Therefore, since we are justified by faith, we have peace with God through our Lord Jesus Christ, through whom we have obtained access to this grace in which we stand; and we boast in our hope of sharing the glory of God. And not only that, but we also boast in our sufferings, knowing that suffering produces endurance, and endurance produces character, and character produces hope, and hope does not disappoint us, because God’s love has been poured into our hearts through the Holy Spirit that has been given to us.   (Romans 5:1-5)

All of us are on a journey. We are on a journey with God. We are not alone. He is on our side. The circumstances of life may prove difficult, but they do not change the fact that God is our source of strength and help. The psalmist wrote:

God is our refuge and strength,
    a very present help in trouble.
Therefore we will not fear, though the earth should change,
    though the mountains shake in the heart of the sea;
though its waters roar and foam,
    though the mountains tremble with its tumult.   (Psalm 46:1-3)

Will the difficulties in life drive us away from God? If we hold on to our trust and faith in him these difficulties will only make us stronger. We will gain a closer relationship with God. Hagar discovered the mercy and faithfulness of God. How much more will we discover these qualities of God who have put our faith and trust in his Son, our Lord Jesus Christ! If we have not done so now is the time.

 

 

Track 2: A Fire Shut up in My Bones

Jeremiah 20:7-13
Psalm 69: 8-11, (12-17), 18-20
Romans 6:1b-11
Matthew 10:24-39

The Prophet Jeremiah was faithfully proclaiming the Word of God as God directed him. However, this was not making him popular. In fact, it was quite the opposite. Today we read one of the famous complaints that Jeremiah made to about being a prophet:

For the word of the Lord has become for me
a reproach and derision all day long.

If I say, “I will not mention him,
or speak any more in his name,”

then within me there is something like a burning fire
shut up in my bones;

I am weary with holding it in,
and I cannot.

The problem with speaking God’s word is that it changes things. The Prophet Isaiah wrote:

For as the rain and the snow come down from heaven,
    and do not return there until they have watered the earth,
making it bring forth and sprout,
    giving seed to the sower and bread to the eater,
so shall my word be that goes out from my mouth;
    it shall not return to me empty,
but it shall accomplish that which I purpose,
    and succeed in the thing for which I sent it.   (Isaiah 55:10-11)

Some people do not like change. They will do everything possible to keep it from happening, including try to silence those who dare speak God’s word. Yet, if we are true believers do we have an option not to speak about our faith? Jesus said:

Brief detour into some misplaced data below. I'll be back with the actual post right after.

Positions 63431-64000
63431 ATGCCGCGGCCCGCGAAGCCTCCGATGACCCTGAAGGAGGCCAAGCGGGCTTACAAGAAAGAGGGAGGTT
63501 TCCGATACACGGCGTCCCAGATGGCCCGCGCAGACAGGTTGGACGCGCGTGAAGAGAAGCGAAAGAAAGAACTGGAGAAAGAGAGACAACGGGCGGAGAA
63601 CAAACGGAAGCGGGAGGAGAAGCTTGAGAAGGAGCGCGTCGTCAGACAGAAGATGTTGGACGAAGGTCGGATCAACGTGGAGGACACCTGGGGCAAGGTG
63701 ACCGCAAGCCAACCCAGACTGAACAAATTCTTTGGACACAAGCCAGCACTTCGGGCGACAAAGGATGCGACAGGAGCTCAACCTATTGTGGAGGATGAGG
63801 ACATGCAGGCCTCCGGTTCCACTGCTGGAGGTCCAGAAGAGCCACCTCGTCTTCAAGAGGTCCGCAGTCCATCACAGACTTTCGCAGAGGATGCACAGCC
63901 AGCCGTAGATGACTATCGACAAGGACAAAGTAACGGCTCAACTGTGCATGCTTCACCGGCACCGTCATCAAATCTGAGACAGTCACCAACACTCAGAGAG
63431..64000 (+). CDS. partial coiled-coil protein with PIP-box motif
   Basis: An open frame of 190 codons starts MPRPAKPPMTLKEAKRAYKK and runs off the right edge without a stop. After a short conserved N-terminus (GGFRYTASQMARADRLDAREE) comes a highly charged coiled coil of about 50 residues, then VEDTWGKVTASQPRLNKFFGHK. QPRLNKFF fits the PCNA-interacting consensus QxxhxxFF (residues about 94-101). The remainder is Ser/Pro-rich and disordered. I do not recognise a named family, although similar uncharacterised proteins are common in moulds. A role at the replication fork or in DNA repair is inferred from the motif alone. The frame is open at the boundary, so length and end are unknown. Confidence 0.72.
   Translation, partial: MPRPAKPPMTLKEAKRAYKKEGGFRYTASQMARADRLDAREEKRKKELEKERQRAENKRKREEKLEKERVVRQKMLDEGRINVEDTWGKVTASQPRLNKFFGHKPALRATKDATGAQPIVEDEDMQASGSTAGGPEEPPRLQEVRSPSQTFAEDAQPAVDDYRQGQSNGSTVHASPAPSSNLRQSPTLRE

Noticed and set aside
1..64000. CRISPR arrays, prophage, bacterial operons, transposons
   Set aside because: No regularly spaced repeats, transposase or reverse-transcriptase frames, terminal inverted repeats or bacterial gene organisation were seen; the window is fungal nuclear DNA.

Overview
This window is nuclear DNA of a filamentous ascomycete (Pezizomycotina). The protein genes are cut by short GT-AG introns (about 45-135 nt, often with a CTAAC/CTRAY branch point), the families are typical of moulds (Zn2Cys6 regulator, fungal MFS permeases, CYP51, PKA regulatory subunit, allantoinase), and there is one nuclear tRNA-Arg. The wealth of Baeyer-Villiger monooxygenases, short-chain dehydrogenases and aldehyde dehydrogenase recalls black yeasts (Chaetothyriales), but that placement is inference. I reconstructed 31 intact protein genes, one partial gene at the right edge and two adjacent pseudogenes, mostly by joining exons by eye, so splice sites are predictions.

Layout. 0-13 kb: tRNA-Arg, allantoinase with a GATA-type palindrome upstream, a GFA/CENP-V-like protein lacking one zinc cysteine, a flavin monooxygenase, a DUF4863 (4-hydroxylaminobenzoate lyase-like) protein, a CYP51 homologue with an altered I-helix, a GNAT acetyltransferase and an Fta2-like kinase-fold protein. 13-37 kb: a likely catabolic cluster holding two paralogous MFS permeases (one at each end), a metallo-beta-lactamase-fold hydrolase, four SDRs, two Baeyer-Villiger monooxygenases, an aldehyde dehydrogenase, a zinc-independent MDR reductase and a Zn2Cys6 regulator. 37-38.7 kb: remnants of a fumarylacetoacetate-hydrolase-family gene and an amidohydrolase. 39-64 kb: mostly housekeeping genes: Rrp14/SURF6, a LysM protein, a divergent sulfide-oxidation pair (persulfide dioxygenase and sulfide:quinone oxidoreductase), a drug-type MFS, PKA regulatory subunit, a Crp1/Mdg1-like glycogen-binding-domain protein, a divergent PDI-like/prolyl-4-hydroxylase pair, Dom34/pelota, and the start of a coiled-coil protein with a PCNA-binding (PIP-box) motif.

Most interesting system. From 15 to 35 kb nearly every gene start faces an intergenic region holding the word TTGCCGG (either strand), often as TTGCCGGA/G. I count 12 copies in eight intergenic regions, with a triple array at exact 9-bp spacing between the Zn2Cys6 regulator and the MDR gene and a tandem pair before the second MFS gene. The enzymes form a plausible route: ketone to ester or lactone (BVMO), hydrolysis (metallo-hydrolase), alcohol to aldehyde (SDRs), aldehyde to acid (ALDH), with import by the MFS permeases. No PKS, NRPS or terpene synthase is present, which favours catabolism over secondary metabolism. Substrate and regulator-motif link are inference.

“Everyone therefore who acknowledges me before others, I also will acknowledge before my Father in heaven; but whoever denies me before others, I also will deny before my Father in heaven.”

If we are true disciples of Jesus Christ then we should expect ridicule and persecution.

Jesus said to the twelve disciples, “A disciple is not above the teacher, nor a slave above the master; it is enough for the disciple to be like the teacher, and the slave like the master. If they have called the master of the house Beelzebul, how much more will they malign those of his household!

Do we have the fire of God in our bones? If so, we are compelled to speak out for the Gospel. We will not be able to stop ourselves and we will not want to stop ourselves. The Word made flesh has spoken for us on the cross with such sacrificial and unconditional love. For this reason we love and value Jesus more than anything on this earth.

But if we are a lukewarm Christian, being neither hot nor cold, we may not understand the power and beauty of sharing the love of God with others. We may not want to risk the criticism and persecution of doing so. This would be a very sad state for any Christian to be in.

In the Book of Revelation Jesus spoke to the Church in Laodicea:

“I know your works; you are neither cold nor hot. I wish that you were either cold or hot. So, because you are lukewarm, and neither cold nor hot, I am about to spit you out of my mouth.   (Revelation 3:14-16)

Perhaps the only cure for the lukewarm condition is God’s fire in our bones. God will kindle that fire for all who seek him. He is a consuming fire: